[2] Boutilier, C.; Goldszmidt, M.; Sabata, B., Sequential auctions for the allocation of resources with complementarities, (), 527-534
[3] C. DeMartini, A. Kwasnica, J. Ledyard, D. Porter, A new and improved design for multi-object iterative auctions, Technical Report 1054, California Institute of Technology, Social Science, September 1999 · Zbl 1232.91317
[4] Edmonds, J., Maximum matching and a polyhedron with 0, 1 vertices, J. res. nat. bur. standards B, 69, 125-130, (1965) · Zbl 0141.21802
[5] Eschen, E.M.; Spinrad, J., An O(n2) algorithm for circular-arc graph recognition, (), 128-137 · Zbl 0801.68128
[6] Fujishima, Y.; Leyton-Brown, K.; Shoham, Y., Taming the computational complexity of combinatorial auctions: optimal and approximate approaches, (), 548-553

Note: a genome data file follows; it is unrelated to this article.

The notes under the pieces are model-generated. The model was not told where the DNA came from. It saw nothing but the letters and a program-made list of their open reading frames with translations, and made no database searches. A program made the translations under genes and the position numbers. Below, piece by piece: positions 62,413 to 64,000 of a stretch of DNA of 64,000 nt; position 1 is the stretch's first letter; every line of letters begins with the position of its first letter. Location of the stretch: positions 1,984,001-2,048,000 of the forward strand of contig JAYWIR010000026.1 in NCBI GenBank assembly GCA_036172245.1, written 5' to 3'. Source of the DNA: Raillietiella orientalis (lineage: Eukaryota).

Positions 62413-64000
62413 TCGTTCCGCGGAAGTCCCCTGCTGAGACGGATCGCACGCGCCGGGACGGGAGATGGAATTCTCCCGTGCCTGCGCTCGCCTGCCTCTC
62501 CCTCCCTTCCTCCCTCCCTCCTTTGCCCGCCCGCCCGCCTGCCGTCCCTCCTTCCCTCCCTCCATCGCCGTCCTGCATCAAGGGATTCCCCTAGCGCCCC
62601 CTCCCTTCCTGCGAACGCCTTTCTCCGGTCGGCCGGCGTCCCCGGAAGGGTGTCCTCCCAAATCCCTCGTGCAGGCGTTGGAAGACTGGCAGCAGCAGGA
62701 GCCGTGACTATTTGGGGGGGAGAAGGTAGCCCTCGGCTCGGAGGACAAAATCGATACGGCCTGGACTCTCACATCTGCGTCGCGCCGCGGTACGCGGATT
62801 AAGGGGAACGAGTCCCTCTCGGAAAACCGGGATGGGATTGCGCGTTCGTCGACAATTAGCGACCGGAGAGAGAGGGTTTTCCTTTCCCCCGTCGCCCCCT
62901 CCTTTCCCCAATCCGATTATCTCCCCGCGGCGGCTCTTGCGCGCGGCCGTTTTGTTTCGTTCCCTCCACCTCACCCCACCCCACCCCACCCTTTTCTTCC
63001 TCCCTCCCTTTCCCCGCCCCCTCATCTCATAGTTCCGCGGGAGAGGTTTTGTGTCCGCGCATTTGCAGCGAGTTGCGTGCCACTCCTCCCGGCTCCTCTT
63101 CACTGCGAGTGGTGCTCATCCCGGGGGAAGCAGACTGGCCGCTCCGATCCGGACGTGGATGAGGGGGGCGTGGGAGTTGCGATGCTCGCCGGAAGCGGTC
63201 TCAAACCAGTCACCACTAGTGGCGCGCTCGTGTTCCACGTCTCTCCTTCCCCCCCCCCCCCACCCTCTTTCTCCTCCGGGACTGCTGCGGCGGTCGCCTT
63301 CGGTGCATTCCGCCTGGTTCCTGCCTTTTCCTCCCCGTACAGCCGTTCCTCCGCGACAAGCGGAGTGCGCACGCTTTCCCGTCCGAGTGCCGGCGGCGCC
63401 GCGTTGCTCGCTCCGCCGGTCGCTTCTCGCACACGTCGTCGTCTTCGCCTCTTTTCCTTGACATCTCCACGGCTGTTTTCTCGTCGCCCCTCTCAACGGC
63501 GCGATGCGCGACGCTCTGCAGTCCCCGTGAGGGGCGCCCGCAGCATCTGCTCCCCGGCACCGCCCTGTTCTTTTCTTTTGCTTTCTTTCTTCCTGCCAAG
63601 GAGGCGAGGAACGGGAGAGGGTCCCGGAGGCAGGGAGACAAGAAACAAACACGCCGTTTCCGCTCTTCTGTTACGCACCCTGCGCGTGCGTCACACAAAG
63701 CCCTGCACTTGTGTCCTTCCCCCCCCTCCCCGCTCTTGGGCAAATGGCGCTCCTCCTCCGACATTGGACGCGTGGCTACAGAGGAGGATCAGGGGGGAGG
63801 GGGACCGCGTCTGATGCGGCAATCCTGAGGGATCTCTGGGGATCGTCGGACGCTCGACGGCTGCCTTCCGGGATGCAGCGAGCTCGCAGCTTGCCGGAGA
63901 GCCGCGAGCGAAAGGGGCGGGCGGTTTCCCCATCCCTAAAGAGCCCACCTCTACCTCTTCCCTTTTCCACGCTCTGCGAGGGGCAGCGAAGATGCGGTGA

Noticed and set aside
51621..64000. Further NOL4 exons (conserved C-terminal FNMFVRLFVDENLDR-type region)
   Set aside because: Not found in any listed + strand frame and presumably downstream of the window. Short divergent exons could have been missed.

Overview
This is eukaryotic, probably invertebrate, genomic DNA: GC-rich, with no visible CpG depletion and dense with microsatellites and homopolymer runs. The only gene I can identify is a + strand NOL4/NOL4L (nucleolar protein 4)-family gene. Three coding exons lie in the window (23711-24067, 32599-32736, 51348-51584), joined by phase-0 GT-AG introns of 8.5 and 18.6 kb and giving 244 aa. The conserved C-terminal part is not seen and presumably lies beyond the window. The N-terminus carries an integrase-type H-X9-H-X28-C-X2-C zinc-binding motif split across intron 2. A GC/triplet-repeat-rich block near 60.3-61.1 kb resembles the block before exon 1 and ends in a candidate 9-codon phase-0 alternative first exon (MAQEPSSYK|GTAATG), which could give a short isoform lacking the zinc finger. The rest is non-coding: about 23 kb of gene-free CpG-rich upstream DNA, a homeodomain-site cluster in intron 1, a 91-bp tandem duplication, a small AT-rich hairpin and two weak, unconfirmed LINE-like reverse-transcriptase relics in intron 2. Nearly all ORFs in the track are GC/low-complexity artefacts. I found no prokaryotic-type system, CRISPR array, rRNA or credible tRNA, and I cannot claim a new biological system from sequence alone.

[7] Gonen, R.; Lehmann, D., Optimal solutions for multi-unit combinatorial auctions: branch and bound heuristics, (), 13-20
[8] Håstad, J., Clique is hard to approximate within n1−ε, Acta math., 182, 105-142, (1999) · Zbl 0989.68060
[9] Hoos, H.; Boutilier, C., Solving combinatorial auctions using stochastic local search, (), 22-29
[10] Kelly, F.; Steinberg, R., A combinatorial auction with multiple winners for universal services, Management sci., 46, 4, 586-596, (2000) · Zbl 1231.91119
[11] Korte, N.; Mohring, R.H., An incremental linear-time algorithm for recognizing interval graphs, SIAM J. comput., 18, 1, 68-81, (1989) · Zbl 0678.68043
[12] Lehmann, D.; O’Callaghan, L.I.; Shoham, Y., Truth revelation in rapid, approximately efficient combinatorial auctions, J. ACM, (2003), To appear. Early version appeared in ACMEC-99